It pays to sleep on it - Deepstash

deepstash

Beta

deepstash

Beta

Think Like a Scientist: How to Solve Everyday Problems

It pays to sleep on it

In many cases, when you are tempted to stay up late to find a solution to an obstacle, you might be better sleeping on it.

The brain makes better connections when you are asleep, allowing you to make new and useful associations between unrelated ideas.

Your brain might solve the problem for you while you’re fast asleep.

190 SAVES


This is a professional note extracted from an online article.

Read more efficiently

Save what inspires you

Remember anything

IDEA EXTRACTED FROM:

Think Like a Scientist: How to Solve Everyday Problems

Think Like a Scientist: How to Solve Everyday Problems

https://medium.com/kaizen-habits/think-like-a-scientist-how-to-solve-everyday-problems-64f7fcb2f5cf

medium.com

9

Key Ideas

Systematic approach

Most people jump straight from finding a problem to attempting to solve it.

Having a systematic approach to how you deal with problems, as opposed to just going by gut and feelings, can make a big difference in how you creatively find answers to your obstacles.

Study the problem first

Detectives and investigators use the process. They ask both obvious and unthinkable questions.

Get close and collect information about how the problem is manifesting.  Understand where the problem does and doesn’t happen, when the problem started, and how often the problem occurs to generate critical insight for the problem-solving effort.

Question for great answers

  • Don’t look for solutions immediately; Keep redefining the problem until you arrive at the root cause.
  • Don’t try to guess the solution; try to understand how the obstacles, or challenges manifest first.
  • Gather data to analyze all potential root causes.
  • Consider all options, regardless of how irrelevant they currently appear.
  • Find a way to connect the dots. Make better analogies. One good analogy is worth three hours of discussion.

Break the obstacle down

  • A problem broken down is half way solved. E.g: if you don’t have enough money to get a mortgage, you could divide the obstacle into “too little income,” “high expenses,” and “expectations of future house.”
  • Address each category on its own.
  • Once you have categories, it’s very easy to continue digging.
  • Finally, execute the best action plan.

The point of analysis is to never accept statements at face value, including your own.

A “could” mindset

In many situations when people encounter a problem, they tend to default to what they should do instead of asking what they could do.

Could helps you think outside an existing problem to generate more creative solutions.

Should narrows your thinking process to one answer, the one that seems most obvious.

Don’t rush the thinking process

Concentrating harder won’t force that ‘eureka moment’ you need.

Instead, your best option might be to step away from the problems and get do something unrelated to the project.

When you stop thinking about a task, your brain continues working on the problem in the background.

The power of the incubation period

For many years, scientists have found that amazing ideas, solutions to problems and obstacles often come to people when they aren’t actively trying to develop a solution.

The incubation period works because your brain gets to take a break from everything distracting you.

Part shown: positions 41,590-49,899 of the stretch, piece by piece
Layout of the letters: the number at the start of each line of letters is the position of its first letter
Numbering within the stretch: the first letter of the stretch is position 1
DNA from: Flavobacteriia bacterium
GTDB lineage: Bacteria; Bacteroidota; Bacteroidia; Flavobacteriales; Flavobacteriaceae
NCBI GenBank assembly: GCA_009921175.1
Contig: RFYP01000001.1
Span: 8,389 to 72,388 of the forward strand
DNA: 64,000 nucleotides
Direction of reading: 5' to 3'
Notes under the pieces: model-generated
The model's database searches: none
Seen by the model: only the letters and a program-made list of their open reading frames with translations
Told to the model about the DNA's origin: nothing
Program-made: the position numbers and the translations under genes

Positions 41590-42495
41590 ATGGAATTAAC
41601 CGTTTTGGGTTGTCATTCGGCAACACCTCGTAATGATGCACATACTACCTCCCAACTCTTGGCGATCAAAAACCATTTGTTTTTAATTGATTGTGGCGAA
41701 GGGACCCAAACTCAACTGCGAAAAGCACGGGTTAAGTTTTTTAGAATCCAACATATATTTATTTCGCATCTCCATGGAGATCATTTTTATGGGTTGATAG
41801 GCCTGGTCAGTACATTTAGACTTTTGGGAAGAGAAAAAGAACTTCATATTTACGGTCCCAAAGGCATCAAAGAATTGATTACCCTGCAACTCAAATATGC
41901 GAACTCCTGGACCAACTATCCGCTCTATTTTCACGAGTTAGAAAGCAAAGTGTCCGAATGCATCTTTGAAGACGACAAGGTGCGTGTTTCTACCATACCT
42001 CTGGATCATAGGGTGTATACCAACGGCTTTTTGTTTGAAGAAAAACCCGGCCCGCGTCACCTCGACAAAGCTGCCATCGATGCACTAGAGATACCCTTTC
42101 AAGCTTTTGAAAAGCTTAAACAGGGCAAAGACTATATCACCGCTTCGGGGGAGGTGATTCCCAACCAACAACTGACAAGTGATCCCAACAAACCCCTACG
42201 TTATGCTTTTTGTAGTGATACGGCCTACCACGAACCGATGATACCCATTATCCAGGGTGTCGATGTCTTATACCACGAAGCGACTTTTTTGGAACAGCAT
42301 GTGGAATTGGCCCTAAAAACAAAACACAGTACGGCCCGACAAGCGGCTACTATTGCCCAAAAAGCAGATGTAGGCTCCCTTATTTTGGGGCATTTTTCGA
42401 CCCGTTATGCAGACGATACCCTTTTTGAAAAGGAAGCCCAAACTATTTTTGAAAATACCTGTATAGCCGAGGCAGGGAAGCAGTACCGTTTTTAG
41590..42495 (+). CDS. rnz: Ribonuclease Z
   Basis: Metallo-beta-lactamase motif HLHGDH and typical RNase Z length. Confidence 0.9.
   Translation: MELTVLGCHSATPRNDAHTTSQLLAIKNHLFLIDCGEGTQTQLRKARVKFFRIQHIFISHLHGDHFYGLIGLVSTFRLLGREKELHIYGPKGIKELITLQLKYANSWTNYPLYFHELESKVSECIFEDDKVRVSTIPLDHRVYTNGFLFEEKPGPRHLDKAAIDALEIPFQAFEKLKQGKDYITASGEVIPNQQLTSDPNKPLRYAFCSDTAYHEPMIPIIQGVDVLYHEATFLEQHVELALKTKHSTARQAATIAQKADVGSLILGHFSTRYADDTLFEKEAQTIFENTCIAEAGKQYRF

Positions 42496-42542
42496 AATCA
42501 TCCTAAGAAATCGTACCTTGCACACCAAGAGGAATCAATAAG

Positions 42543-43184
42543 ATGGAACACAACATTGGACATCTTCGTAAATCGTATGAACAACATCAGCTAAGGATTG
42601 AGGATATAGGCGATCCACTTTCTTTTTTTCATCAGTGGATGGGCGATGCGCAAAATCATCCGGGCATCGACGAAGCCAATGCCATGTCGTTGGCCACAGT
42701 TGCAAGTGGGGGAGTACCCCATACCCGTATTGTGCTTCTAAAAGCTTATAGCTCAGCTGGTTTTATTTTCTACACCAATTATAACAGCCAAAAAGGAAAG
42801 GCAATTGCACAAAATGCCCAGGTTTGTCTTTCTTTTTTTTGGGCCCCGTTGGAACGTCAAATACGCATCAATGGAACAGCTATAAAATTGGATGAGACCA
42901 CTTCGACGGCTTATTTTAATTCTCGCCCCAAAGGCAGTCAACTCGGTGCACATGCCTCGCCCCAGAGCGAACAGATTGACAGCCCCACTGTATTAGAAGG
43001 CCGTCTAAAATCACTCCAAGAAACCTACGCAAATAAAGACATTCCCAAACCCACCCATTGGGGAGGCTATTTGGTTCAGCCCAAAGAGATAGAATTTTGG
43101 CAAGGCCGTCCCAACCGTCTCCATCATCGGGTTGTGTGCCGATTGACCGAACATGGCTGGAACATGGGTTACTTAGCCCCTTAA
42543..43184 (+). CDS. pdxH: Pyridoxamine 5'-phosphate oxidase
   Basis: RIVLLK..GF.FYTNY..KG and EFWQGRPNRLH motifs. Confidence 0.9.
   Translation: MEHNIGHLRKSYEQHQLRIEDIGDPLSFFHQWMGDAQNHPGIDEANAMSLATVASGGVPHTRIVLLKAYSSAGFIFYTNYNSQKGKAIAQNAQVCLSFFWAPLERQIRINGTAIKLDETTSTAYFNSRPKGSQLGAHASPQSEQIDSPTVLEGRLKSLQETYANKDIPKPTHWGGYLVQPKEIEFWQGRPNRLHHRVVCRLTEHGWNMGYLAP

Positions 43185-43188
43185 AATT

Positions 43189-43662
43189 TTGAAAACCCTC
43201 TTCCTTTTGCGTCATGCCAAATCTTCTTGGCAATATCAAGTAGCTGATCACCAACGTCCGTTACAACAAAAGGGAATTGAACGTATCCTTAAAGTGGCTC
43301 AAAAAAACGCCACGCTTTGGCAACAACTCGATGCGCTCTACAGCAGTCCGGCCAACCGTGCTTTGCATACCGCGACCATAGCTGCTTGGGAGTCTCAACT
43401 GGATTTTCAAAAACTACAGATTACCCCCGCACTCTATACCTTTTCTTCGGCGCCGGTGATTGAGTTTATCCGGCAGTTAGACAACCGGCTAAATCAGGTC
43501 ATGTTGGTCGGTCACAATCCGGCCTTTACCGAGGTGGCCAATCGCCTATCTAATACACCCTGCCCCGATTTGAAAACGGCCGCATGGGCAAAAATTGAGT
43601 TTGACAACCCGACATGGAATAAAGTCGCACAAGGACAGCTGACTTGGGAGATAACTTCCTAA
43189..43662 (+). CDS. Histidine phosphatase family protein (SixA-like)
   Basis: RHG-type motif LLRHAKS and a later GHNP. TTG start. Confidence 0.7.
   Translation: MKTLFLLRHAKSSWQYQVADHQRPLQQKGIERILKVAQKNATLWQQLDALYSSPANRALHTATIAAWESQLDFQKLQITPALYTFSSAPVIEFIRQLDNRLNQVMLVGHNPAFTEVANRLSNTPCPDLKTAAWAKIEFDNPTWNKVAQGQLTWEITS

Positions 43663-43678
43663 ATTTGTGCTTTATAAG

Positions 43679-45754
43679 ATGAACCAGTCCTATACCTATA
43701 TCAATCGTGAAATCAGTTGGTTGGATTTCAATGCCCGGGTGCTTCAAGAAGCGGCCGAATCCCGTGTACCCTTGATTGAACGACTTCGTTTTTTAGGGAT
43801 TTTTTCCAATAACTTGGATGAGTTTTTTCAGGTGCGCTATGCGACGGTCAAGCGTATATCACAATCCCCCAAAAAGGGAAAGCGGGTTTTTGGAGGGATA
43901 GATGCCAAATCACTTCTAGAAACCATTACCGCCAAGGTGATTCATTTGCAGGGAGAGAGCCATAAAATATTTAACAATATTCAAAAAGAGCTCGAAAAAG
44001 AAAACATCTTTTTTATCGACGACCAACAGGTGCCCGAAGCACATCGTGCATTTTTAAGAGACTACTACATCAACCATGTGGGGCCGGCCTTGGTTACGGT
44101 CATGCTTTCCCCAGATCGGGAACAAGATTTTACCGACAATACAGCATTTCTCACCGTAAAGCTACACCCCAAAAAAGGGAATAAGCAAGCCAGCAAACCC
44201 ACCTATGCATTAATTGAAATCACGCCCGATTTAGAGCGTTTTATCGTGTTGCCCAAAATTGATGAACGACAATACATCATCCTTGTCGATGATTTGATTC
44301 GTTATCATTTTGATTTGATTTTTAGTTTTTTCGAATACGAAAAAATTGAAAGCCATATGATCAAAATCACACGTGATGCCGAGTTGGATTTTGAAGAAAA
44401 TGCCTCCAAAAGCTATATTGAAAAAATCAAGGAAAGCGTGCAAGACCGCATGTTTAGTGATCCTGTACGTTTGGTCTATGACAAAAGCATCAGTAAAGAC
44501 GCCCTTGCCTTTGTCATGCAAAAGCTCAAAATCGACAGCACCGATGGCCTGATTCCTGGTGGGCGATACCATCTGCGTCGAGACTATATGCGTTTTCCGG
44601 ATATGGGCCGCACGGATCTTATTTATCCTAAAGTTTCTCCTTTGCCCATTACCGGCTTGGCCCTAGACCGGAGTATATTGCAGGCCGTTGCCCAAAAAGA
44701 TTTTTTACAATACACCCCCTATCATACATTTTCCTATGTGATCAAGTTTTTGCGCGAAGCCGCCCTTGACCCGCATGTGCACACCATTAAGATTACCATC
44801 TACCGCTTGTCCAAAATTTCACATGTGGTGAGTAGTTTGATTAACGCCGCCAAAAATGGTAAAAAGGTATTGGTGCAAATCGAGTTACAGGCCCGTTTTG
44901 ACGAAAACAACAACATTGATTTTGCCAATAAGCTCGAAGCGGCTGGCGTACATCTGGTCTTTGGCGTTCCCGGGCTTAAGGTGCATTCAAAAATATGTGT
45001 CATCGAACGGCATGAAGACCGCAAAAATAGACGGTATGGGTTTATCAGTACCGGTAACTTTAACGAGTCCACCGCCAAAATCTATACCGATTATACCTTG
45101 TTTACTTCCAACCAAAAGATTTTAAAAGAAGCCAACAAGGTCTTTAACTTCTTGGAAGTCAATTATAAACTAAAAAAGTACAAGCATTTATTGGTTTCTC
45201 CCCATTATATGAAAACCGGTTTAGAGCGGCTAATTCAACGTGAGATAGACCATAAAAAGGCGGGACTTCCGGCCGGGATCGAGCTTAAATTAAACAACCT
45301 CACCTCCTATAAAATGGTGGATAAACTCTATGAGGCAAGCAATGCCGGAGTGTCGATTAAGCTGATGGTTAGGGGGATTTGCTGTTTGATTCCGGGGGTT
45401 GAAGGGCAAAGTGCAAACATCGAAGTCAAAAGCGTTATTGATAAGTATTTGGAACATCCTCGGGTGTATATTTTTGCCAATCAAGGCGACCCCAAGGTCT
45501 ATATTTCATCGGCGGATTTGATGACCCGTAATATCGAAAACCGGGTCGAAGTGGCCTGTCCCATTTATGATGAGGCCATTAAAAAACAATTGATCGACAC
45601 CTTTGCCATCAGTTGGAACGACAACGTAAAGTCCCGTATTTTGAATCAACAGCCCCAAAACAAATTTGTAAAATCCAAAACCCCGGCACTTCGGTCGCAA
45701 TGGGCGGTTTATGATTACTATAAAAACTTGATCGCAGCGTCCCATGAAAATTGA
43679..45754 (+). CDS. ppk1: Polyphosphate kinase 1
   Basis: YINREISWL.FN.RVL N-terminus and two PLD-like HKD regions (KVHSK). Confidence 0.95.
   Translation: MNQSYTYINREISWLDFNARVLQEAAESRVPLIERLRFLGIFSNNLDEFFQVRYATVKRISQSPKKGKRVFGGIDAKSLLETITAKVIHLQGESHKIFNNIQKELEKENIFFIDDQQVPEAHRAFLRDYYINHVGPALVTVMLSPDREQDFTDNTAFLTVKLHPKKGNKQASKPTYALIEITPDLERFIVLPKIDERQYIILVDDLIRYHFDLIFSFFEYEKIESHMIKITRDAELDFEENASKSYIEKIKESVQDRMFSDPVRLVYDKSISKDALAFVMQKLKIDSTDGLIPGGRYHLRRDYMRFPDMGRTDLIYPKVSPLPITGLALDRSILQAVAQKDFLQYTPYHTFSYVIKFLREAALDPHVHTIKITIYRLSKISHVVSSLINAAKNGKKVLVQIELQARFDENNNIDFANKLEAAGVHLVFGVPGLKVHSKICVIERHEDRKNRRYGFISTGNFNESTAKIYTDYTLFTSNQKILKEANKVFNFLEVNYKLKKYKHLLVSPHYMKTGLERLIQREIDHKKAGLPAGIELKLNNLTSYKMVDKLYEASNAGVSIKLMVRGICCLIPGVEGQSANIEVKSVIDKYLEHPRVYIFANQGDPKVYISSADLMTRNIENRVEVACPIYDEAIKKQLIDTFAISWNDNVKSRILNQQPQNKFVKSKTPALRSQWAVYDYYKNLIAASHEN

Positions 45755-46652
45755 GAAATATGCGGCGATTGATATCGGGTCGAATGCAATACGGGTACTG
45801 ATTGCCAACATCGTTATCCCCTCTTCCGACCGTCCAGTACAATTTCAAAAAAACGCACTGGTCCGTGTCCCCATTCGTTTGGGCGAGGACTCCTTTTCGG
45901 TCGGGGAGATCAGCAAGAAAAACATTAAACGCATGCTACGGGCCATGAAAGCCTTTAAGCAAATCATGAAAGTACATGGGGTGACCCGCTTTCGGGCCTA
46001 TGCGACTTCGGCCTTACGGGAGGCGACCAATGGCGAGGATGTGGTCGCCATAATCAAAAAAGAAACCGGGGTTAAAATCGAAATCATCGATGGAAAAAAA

Work backwards

Working backwards is useful when the final result is clear but the initial portion of a problem is obscure.

Reverse engineering allows you to notice patterns your brain normally ignores.

EXPLORE MORE AROUND THESE TOPICS:

SIMILAR ARTICLES & IDEAS:

Practical ways to use First Principles Thinking
  • If you’re starting a business, use first principles to build a product or service that’s fundamentally better than the competition.
  • If your day is too busy, first princip...
Albert Einstein

"If I had an hour to solve a problem and my life depended on the solution, I would spend the first 55 minute..."

Albert Einstein
First Principles Thinking
We normally use existing methodologies and analogies to solve problems, which is essentially short-cut thinking.
Engaging in 'First Principles Thinking' makes us discard existing knowledge, and get down to the essentials, exploring on our own and questioning everything. This uncharted terrain takes us to the absolute truth which we call the First Principle. When we understand the core of the problem, we can build creative and unique solutions.
    Using The First Principles Thinking

    The First Principles Thinking can be applied in our daily life:

    • Starting a business requires first principles thinking to build a fundamentally better product or service.
    • On a busy day, first principles thinking makes us do what's essential while not being bogged down with time constraints.
    • Applying the first principles toward good health will make us feel considerably better than obeying some diet or exercise routine that we hate.

    one more idea

    Not reaching your goals

    Take the goal you didn’t achieve and try a different approach. Doing the same thing over and over to achieve your goal is the definition of insanity.

    Your heroes miss their goals too. ...

    Being criticized

    You can’t please everybody that you meet in life.

    Critics are not all bad. You can learn things about yourself from them too. The solution is to learn from criticism, not be afraid of it.

    Messing up your career

    See career challenges for what they are: an opportunity to try something different

    If your career never got messed up, then you’d probably stay in your comfort-zone for your entire life and never try something different.

    11 more ideas